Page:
The Crombie House Gallery, New Glasgow

As promised, here’s the collection I visited on Friday morning. I’m not going to try and recall all the details that Pam had about each picture – I know I’ll confuse the stories and I think it would take ages – but where possible I’ll identify them and leave the rest to dear, dear readers. I’m just posting my photos of what they have there. 

Back to the paintings: let’s start downstairs, in the main extension built to house the Group of Seven Collection. Come with me now on a wander past the canvasses – why not put on some nice music and grab a glass of tepid white wine and pretend that you’re at a real private view? (I’ve tried to name any pictures that aren’t clear)

A.Y. Jackson – Northern Landscape, Great Bear Lake
 Lawren Harris – Snow on Trees
Lawren Harris – Summer Houses, Grimsby Park, Ontario
AJ Casson – High Water
AY Jackson – St Agnes, Quebec

My plan to post everything I saw at the gallery has hit a snag – until I find an alternative, uploading is just too slow! So, dear reader, please accept my apologies for now, and enjoy what we’ve got here. One day I’ll finish the task…

As a final offering before pausing this project I’d like to share with you another ridiculous coincidence, of which ther have been many: Susie told me on Saturday that her father Morley actually designed the buttons on the amazing Clairtone Project G2 record player that lives in the Crombie House, and by complete chance they were discussing it just before she left Toronto a few weeks ago. He used to be a designer, before becoming a film-maker, and is also responsible for the letter ‘i’, in the shape of a pickle, used on every jar of Bick’s Pickles!


Oh look, they’ve got an Andy Warhol. 

10 thoughts on “The Crombie House Gallery, New Glasgow

  1. What a treat. Thanks for sharing them. The one titled “Torbay” was so Cornwall, even if not the UK Torbay. Making we wonder where in Canada is their Torbay? Even the figures could be imagined as smugglers going to Jamaica Inn. Or is my imagination going into overdrive?
    Also, intrigued by the white umbellifers in your previous blog; it’s too late for Cow Parsley surely. Does anyone know?
    Diana x

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  2. So many umbellifers they could be,I’m going to leave it to Sam!

    Art gallery trip is lovely, esp the bold ones by Jackson and Harris. I remember some good browsing through Group of Seven book in your loo back home.xx

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  3. That picture of the Dill Pickle Jar deserves to take its rightful place beside the Group of Seven. And thanks for clarifying – I always thought that Morley was responsible for the red and white triangular design on the lid. Never knew that he designed that cute little dancing “I” pickle.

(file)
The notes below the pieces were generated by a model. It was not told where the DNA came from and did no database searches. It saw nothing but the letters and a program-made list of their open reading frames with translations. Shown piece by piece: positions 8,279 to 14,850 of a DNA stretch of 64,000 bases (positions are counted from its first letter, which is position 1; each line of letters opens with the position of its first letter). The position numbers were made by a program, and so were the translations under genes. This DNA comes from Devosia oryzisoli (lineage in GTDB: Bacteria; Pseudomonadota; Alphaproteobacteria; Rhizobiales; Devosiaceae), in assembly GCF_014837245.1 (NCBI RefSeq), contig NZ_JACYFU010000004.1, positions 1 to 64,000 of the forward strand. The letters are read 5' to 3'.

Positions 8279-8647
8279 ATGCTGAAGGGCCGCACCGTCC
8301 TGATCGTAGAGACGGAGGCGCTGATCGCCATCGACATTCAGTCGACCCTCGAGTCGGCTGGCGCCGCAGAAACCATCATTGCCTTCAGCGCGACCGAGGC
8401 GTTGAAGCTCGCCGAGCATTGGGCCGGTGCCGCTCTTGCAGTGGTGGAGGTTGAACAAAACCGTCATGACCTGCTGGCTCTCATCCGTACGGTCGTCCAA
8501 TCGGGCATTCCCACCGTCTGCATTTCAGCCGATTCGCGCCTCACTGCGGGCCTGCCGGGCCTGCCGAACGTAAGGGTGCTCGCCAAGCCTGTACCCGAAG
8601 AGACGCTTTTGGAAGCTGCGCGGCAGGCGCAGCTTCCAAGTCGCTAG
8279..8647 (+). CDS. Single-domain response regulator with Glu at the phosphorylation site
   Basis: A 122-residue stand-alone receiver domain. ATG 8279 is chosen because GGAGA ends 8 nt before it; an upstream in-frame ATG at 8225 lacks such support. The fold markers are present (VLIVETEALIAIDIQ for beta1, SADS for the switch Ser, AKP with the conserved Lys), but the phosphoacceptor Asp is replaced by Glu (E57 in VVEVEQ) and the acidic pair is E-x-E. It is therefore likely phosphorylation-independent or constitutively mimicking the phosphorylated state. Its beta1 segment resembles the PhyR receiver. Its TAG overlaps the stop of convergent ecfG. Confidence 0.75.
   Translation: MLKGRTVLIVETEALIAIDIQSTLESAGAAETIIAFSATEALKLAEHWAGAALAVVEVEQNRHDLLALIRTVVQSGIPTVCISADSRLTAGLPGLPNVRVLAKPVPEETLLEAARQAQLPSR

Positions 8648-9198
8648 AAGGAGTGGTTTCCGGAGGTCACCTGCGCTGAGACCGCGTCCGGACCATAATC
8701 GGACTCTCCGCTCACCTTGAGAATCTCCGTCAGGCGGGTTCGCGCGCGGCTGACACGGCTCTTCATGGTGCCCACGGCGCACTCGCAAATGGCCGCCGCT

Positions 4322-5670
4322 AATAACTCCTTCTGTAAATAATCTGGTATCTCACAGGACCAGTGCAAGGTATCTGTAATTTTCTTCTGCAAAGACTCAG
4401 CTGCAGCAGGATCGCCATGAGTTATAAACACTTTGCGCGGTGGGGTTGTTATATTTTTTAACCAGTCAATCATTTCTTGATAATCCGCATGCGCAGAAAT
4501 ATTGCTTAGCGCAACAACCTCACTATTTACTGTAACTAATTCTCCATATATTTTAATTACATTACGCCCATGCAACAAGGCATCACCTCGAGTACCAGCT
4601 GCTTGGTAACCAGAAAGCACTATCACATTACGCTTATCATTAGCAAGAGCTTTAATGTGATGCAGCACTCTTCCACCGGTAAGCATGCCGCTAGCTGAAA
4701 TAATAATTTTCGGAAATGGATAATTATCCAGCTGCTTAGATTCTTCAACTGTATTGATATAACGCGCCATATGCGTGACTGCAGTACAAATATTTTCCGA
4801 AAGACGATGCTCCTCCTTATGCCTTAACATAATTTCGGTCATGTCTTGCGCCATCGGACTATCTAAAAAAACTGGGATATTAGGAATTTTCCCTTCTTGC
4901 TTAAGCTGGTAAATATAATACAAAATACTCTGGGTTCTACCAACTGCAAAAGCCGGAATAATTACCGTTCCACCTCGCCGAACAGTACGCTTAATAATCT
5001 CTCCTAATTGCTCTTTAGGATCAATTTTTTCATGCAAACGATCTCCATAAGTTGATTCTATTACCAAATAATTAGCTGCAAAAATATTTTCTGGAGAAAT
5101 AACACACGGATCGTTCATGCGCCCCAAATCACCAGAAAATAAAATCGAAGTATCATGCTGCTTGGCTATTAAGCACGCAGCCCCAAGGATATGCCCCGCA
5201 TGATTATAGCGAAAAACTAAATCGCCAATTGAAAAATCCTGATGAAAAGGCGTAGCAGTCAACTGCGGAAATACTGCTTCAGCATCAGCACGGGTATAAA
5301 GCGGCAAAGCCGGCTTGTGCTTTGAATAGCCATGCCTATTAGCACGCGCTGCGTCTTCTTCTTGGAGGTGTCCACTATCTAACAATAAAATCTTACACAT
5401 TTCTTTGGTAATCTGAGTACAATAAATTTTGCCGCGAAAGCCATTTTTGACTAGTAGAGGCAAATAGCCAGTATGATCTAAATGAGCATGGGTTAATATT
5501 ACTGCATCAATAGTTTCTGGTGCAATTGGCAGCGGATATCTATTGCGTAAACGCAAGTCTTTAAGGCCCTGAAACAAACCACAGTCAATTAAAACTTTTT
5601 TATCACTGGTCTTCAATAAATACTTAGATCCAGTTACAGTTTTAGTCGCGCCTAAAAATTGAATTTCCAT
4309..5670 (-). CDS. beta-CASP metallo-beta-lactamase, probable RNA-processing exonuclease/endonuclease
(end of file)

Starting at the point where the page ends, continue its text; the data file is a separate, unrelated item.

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  4. Excellent private tour, Ben – thank you for that. I’m intrigued by the difference in palette between the first two A.Y. Jacksons – would love to know their dates. I dug around online and found another AYJ of Great Bear Lake (with similar palette) done in 1953, so they could be from the same trip. “October Evening’ looks earlier, but it can deceptive. The lively J.E.H. MacDonald (painted quickly, it seems) looks like it was done on one of his trips to The Rockies, where he often stayed with the Whytes, who founded The Whyte Museum in Banff – another lovely small museum. Too bad your schedule didn’t allow us a visit. Next time… The Tom Thomson ‘Winter’ is a real beauty – perfect plein air painting.
    Thanks again for showing us those rarely-seen gems.

    Stewart

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    1. It’s been a total pleasure despite the slowness of uploading it. I didn’t want to just put the web address; this feels more personal. Susie was struck by the apparent speed that ‘winter’ was painted, on board, she thought. I’ll check out the Whyte museum. Gallery websites are often some of the best around.

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  5. Hi All, Torbay is a small village just outside St. John’s, where cod fishing was the main employment. The Lismer painting depicts fishermen throwing nets out for Caplin, loading them into a cart for fertilizer for their gardens. (They did eat some also!) The schools of Caplin were large, making it easy to catch them in nets thrown from the beach. Today, Torbay has a lot of new housing for people working in St. John’s. The coastal views are awesome! The cod moratorium has dramatically changed Torbay, but some shrimp and crab fishing boats go out from the town and there is a very limited cod catch.
    Incidentally, the painting notes 1949, the year Newfoundland joined Canada as the 10 th Province. That event perhaps inspired Lismer to do that scene.
    Torbay in on the ” Marine Drive”, a beautiful road north from St. John’s, with several lovely villages, but likely too much for Ben after the 5000km !

    Stuart Watson

    PS Looking forward to meeting Ben Thursday for an overnight stay and dinner at friends from Cupids – the second oldest permanent English settlement in North America. Unfortunately we have to head back to Ontario early Saturday, so will miss his final ride to Cape Spear, the most easterly point in North America and the beginning of the Trans Canada Trail.

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